The Importance Of A Testament In Protecting Your Properties And Legacy


The evidence of your labor, toil, and sweat, over the years, should be well-taken care of even after you are gone. You, through a Will, have the prerogative to decide who to give your belongings to after your death. A Will (aka testament) is a legal document that states how a person wishes their property distributed after their death and which person is to manage the property until its final distribution.

The person who wishes to make the Will is known legally as the testator, and the person who manages the estate until its final distribution is the executor. While it is one of the most important documents a person possesses, many people put off the preparation of their Will until it is too late. The reasons for doing so range from age to the number of assets, or their net worth. Many believe they are too young to have a Will, while others believe that they do not have enough assets or their net worth is not enough to necessitate a Will.

What is the purpose of a Will?

Everyone who is above the age of adulthood, as stipulated by law, should have a Will. A legal help advisor will counsel that as long as you have any savings, investments, or property, you should make a Will to determine how you want them shared. In the absence of a Will, the property of the deceased is shared according to state laws and stipulations.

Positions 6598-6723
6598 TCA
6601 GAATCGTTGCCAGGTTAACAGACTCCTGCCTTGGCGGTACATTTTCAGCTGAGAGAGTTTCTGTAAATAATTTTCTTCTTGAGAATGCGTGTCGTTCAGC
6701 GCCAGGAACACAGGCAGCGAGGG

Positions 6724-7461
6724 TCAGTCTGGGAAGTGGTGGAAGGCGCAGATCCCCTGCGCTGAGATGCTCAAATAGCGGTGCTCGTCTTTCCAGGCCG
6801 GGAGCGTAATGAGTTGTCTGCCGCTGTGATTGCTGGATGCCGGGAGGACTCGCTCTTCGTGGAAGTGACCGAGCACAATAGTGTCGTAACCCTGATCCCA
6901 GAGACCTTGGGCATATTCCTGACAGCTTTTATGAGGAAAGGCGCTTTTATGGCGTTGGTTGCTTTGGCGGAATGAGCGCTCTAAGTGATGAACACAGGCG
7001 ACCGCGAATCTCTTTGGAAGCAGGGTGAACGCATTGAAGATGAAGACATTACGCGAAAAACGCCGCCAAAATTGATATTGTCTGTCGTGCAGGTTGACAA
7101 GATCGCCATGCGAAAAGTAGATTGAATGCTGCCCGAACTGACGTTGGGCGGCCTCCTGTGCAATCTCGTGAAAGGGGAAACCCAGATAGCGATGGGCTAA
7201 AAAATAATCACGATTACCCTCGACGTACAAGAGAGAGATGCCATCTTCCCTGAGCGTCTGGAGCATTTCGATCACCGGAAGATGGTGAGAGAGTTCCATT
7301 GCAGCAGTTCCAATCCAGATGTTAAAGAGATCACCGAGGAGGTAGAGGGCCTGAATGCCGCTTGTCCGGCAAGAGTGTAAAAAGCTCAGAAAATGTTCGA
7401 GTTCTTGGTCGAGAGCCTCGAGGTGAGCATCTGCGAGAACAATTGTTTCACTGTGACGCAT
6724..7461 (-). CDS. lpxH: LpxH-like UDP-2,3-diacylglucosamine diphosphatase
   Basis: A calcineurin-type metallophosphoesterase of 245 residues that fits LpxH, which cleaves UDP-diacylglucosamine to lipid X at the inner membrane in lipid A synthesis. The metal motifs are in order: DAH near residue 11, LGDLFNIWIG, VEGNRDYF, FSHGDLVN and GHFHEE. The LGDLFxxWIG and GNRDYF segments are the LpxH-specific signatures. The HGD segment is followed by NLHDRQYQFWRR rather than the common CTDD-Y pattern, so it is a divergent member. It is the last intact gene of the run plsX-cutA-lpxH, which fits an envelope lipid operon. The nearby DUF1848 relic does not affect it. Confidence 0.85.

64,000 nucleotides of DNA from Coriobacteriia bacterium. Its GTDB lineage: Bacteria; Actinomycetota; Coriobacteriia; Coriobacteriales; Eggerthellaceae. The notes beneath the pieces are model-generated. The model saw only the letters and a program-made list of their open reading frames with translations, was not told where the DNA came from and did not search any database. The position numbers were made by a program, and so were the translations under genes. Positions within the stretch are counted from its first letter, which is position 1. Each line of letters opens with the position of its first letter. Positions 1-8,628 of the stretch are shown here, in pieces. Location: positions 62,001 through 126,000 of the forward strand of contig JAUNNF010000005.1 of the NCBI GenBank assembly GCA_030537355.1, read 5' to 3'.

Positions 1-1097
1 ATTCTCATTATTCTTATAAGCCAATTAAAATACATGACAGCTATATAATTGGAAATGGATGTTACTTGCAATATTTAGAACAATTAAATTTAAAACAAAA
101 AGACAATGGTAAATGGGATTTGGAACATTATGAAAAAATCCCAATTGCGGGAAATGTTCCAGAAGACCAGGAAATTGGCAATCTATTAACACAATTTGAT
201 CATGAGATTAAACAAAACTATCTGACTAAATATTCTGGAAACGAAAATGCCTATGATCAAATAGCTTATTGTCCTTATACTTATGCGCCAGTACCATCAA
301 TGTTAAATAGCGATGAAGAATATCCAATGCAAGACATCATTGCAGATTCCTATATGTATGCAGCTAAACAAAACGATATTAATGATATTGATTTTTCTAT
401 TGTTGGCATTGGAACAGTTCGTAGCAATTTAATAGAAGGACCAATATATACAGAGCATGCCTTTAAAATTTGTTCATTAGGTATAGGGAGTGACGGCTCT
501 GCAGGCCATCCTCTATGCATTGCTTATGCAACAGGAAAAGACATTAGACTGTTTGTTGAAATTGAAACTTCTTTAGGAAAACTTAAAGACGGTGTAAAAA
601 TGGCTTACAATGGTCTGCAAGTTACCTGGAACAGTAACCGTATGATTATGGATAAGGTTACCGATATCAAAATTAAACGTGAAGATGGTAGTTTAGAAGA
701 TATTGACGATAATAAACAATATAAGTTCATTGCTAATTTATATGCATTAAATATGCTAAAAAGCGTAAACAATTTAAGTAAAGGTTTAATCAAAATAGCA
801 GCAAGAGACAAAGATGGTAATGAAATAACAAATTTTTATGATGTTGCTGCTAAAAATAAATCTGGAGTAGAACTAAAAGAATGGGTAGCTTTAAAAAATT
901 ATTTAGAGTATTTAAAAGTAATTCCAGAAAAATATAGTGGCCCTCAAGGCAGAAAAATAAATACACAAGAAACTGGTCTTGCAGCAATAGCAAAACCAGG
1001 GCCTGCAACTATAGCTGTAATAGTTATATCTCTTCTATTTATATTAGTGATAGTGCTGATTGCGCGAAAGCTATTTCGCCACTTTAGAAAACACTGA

Types of Wills

There are different types of Wills, and you pick them dependent on how large your estate is. The types of Wills are;

·         Simple Will

It allows you to state your wishes without multiple clauses or stipulations. You can appoint an executor and also designate a guardian for minors in this type of Will.

·         Testamentary Trust Wills

It is also known as a Trust Under Will or a Will Trust, and it is written inside a Will. Some of the stipulations can be set up while you are still living, but the actual trust comes into play after your passing. Testamentary Trust is often used when the beneficiaries are to be cared for an extended period—for example, in the case of minors.

·         Joint Wills

It is similar to a Mutual Will, but it has just one document. It is used in situations where you want someone, say your wife, to be the initial beneficiary, and others, say the children, to be the final beneficiaries of the Will. As long as both parties to the Will are living, it can be altered, but if one is dead, then the Will is irrevocable.

Other types of Wills are the deathbed Wills, the holographic Wills, the nuncupative Wills, and the online Wills. You can engage the services of LawDepot in setting up your Will or other reliable legal companies. A Will states, clearly, how you want your property shared and to whom. You must take this step to avoid problems over your properties after you are long gone.

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